Seventeen-year-old Skye Thorne plays with paranormal. Though she pretends to be a psychic—like Sherlock Holmes, Skye uses her observation skills to wangle her way through tarot card readings. Legally named Candi, by her strange, single mom, Skye needs the cash to escape to New York after graduation. She’s made plans with her wealthy best friend, Drew. Skye and her mom live on the poor side of this small Midwestern town, and though she works shifts at Burger Barn, and earns lunch tickets by helping in the milk and cookies counsellor’s office, Skye hasn’t saved a cent. Though, she has accrued a fair amount of information about her peers, since she has access to their files.
A strong female protagonist, with questionable moral values, Skye Thorne has a barbed sense of right and wrong. A part of me wants her to be a “good girl” and do the right thing; instead, Cook has given us a real girl with flaws and real-world problems.
Money is what motivates Skye to participate in the kidnapping of Paige Bonnet, whose rich father is a judge and Senate-hopeful. Newsflash: Paige is no “good girl” either. Skye’s task is to lie and manipulate her way into working with the police as a psychic, to drop just the right hints at just the right time to ensure Paige’s plans succeed. With her experience, it should have been easy. Unfortunately, Judge Bonnet refuses to pay his daughter’s ransom, and then, a body turns up. When Skye’s annoying mother weasels her way into the case, the whole thing turns upside down…like “the hanging girl”.
Skye must solve the crime before her deception is revealed and fingers start pointing in her direction; otherwise, the hanging girl could easily become the hanged girl.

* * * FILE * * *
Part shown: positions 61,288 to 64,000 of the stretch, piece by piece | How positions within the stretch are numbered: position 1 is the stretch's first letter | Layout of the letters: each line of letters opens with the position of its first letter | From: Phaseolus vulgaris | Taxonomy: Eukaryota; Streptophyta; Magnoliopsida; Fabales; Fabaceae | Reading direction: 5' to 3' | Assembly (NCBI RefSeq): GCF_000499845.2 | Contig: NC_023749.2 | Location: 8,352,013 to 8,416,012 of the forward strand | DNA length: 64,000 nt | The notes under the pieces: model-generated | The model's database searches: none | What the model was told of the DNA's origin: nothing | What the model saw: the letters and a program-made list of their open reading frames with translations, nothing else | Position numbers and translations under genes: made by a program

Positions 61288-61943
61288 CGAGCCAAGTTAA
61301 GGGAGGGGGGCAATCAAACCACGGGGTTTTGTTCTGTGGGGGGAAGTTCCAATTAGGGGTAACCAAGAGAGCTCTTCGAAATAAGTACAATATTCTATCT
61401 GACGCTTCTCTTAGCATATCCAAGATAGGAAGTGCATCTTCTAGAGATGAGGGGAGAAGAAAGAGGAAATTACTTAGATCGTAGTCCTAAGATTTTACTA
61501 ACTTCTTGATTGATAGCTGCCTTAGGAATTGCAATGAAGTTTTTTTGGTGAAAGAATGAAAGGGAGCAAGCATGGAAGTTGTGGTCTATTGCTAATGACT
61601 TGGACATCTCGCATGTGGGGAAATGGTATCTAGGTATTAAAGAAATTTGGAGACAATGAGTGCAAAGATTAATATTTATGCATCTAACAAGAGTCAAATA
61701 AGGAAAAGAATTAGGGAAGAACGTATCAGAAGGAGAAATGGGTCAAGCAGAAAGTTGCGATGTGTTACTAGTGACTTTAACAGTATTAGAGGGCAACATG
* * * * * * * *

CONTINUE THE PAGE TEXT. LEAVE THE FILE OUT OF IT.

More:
A dark murder mystery, The Hanging Girl is also an American teen novel, with all its angst, tragic twists, and social stigma. Eileen Cook, known for her YA thrillers, grew up in Michigan (like Skye Thorne) but now calls Vancouver home. She teaches writing at Simon Fraser University Writer’s Studio Program and works as an editor—facts that are illustrated in her prose. Written in first person and peppered with references to teen life, the reader becomes immersed in Skye’s contemporary world of Amazon, Pop-Tarts, and Diet Coke. But, beneath the mundane allusions lies something sinister. Cook once worked counselling people with “catastrophic injuries and illness” which might account for some of the psychological Girl on a Train vibe in this novel.
In the end, this book left me mulling over tragic Shakespearian heroines and wondering: what’s a girl willing to do to survive?
Eileen Cook won the John Spray Mystery Award in 2018 for The Hanging Girl. Congratulations, Eileen Cook!
As posted in The Ottawa Review of Books December 2017 edition